on the other hand, you see the cruel poverty, and the filth, and the extreme overcrowding, and you're assaulted by all of it at once, and other judgments start to form, the ones that say "how could this place be like this?" "how can the government, any government, let this happen?" "why is it ok for so many to live such hard lives?" . . . and then you get sick from eating or drinking something that may be bacterially dangerous, or just spice-wise does not agree with you, or something else pushes you over the edge, and your judgment becomes, "this place is horrible, i'm under attck from beggars and touts, what am i doing here, i have no privacy, i'm sick, i hate it, and i've gotta get out now."

a fellow traveller told me the other day that the secret to travelling in india is to have a place to escape to, a hotel room, a quiet park, somewhere, because everyone, even the most experienced of india travellers, will frazzle and meltdown . . . this is good advice.

so for judgment, as the saying goes, "beauty (in this case, india) is in the eye of the beholder" . . . india has "everything" and it's all in extremes, and each vistor who experiences, observes and/or participates in its beautiful madness will form whatever judgments we do, and these judgments will be all all over the board, at the same time both loving and hating. but everything one feels and thinks will be valid and correct because for those taking aim at summarizing her, india is the ultimate moving target.

for me, i've come to learn that judging india is like holding a wad of jello in your hand . . . you can't squeeze 'cause if you do it'll run through your fingers and you'll be left with nothing real or tangible . . . obviously it's best not to judge, but if one must, do it gently.

i have not seen or heard any mention of mahatma gandi since i have been here, and i get the sense that he's not revered by the indian people in the manner i thought he would be . . . onthe other hand, j. nehru (first prime minister after independence was gained in 1947) is clearly revered . . . am curious about this and will try to learn more, gandi remains such a giant in western psyche.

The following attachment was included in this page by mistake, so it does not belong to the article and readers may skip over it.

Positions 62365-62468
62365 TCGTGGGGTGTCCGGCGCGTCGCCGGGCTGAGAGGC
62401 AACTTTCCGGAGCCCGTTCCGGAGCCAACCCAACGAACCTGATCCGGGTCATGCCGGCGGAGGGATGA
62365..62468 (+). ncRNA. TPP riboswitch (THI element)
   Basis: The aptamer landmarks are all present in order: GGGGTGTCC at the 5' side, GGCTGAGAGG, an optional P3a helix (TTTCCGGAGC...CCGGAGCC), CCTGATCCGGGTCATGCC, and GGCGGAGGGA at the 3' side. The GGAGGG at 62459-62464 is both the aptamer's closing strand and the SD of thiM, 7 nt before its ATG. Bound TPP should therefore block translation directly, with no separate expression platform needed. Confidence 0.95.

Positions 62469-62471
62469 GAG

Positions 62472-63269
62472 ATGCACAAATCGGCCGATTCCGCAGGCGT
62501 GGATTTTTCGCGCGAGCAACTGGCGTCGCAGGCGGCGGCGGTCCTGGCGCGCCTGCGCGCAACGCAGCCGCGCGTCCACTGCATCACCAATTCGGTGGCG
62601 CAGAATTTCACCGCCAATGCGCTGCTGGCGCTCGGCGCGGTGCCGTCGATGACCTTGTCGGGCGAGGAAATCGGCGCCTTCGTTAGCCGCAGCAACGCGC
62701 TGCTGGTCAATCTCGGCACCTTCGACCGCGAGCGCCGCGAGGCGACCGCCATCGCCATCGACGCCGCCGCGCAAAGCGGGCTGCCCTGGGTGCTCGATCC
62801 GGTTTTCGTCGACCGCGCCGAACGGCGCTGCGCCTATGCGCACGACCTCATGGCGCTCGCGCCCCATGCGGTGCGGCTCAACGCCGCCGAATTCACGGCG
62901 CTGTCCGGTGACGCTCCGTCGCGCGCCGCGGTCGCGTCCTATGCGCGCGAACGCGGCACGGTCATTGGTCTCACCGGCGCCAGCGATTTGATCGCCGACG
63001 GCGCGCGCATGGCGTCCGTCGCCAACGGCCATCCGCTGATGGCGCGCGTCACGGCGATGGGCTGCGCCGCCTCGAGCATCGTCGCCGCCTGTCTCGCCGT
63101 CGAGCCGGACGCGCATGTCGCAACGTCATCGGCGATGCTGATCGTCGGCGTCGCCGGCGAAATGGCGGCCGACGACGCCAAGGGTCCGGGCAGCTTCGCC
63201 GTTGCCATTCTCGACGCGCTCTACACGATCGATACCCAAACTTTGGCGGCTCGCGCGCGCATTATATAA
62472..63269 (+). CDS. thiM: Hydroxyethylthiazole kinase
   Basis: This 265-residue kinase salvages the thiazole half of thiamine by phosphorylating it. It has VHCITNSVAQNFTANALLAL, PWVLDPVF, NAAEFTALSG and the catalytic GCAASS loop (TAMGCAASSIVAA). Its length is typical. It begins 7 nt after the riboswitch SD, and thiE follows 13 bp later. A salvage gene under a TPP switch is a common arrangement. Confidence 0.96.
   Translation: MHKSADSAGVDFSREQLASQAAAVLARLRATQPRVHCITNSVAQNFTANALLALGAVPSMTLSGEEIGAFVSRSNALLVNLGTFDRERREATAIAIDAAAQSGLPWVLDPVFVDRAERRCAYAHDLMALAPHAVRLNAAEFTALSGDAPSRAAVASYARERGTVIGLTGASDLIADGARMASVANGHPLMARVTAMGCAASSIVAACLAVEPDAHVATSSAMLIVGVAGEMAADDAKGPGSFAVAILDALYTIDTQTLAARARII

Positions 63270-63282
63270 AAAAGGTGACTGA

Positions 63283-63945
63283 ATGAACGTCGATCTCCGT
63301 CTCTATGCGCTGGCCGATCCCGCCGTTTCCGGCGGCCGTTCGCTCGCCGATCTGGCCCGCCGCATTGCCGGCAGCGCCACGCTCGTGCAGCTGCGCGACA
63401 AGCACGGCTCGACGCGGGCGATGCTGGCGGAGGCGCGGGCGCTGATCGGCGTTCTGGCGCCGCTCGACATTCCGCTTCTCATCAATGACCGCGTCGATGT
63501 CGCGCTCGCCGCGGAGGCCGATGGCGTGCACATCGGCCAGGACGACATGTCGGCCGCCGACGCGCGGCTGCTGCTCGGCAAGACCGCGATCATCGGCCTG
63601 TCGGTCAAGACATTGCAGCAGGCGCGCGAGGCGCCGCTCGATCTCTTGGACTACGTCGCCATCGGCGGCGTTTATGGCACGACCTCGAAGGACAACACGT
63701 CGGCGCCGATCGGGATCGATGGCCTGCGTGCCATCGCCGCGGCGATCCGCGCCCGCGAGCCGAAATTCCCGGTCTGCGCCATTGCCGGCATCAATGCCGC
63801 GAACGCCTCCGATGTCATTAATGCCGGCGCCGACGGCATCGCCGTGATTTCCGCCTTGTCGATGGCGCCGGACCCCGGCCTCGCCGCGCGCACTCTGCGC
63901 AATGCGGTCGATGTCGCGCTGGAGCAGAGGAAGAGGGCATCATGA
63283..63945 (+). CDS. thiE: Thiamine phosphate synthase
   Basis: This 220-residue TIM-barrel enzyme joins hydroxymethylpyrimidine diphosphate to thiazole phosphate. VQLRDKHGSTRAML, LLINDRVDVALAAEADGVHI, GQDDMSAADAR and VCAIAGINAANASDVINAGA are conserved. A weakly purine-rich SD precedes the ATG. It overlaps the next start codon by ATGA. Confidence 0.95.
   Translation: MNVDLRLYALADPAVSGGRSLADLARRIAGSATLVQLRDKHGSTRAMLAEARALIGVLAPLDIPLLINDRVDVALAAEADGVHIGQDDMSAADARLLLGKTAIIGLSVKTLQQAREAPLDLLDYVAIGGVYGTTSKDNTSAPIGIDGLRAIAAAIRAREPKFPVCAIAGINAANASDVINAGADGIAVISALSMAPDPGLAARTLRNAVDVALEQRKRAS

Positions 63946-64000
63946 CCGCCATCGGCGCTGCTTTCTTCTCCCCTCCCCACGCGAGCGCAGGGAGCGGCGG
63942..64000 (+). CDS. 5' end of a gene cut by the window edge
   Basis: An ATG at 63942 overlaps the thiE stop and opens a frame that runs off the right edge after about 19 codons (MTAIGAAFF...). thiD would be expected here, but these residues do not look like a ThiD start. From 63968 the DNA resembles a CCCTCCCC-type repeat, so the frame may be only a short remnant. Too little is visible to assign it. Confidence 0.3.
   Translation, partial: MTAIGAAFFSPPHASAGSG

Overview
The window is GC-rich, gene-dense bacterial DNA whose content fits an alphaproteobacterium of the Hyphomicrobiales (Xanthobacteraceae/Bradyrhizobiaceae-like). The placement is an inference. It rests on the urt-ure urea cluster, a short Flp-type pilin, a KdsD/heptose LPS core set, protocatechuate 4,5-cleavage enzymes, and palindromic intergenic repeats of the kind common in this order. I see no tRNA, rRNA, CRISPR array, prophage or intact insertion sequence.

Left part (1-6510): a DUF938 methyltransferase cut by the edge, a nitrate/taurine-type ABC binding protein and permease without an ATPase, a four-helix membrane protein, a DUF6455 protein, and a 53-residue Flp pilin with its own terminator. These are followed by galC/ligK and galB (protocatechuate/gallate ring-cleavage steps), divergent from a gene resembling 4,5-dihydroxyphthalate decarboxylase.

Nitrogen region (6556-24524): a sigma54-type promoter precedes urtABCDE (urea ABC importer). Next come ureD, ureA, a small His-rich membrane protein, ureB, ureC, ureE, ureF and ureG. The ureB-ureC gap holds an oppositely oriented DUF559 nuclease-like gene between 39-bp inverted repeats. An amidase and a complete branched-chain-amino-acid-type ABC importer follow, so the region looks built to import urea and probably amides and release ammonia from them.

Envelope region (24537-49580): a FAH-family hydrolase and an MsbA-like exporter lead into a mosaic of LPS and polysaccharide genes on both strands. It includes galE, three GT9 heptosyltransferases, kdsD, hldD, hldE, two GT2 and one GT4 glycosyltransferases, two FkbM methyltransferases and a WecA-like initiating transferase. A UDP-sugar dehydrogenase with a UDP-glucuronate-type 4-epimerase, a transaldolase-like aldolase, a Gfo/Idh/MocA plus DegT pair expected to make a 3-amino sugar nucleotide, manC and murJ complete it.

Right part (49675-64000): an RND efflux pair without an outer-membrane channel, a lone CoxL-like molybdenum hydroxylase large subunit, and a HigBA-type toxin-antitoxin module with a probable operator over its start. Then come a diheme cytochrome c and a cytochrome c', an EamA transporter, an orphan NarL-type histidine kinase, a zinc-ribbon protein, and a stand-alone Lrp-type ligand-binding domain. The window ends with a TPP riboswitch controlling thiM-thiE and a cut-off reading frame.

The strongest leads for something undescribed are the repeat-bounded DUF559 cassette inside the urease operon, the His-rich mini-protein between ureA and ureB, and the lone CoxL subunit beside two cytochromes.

yesterday, today, tomorrow:
great change is happening in india . . . modern economic realities, science/technology/medicine, western influences and a large population that is dramatically (and increasingly) overeducated for the available employment opportunities are rapidly (and chaotically) transforming a country in which the fabric of a person's life was once (rightly or wrongly) predetemined by caste, gender, karmic influences, language, ancestry, religion (and sometimes which god within the religion is most identified with), family economics, geography, etc . . . this clash is a big subject, perhaps india's most compelling. i'll write more when/if i understand more.

travelling alone:
not so easy . . . feeling such strong emotions as a result of what i see and experience makes me want to share with those i love, and then the feelings of longing begin . . . i remember a quote i once heard that "love is the only real cure for loneliness" . . . on the other hand, it feels wonderfully free to be so far away and able to go wherever, or do whatever i want, whenever the urge strikes, in a place with the mind-blowing color and flavor of india. i greatly miss louise {{hug}} and all the kids, and friends, and wish my eyes could send these incredible images back to you, touching you all.

not sure of "internet connectedness" of sikkim, will comunicate more when able . . .

love to all, mark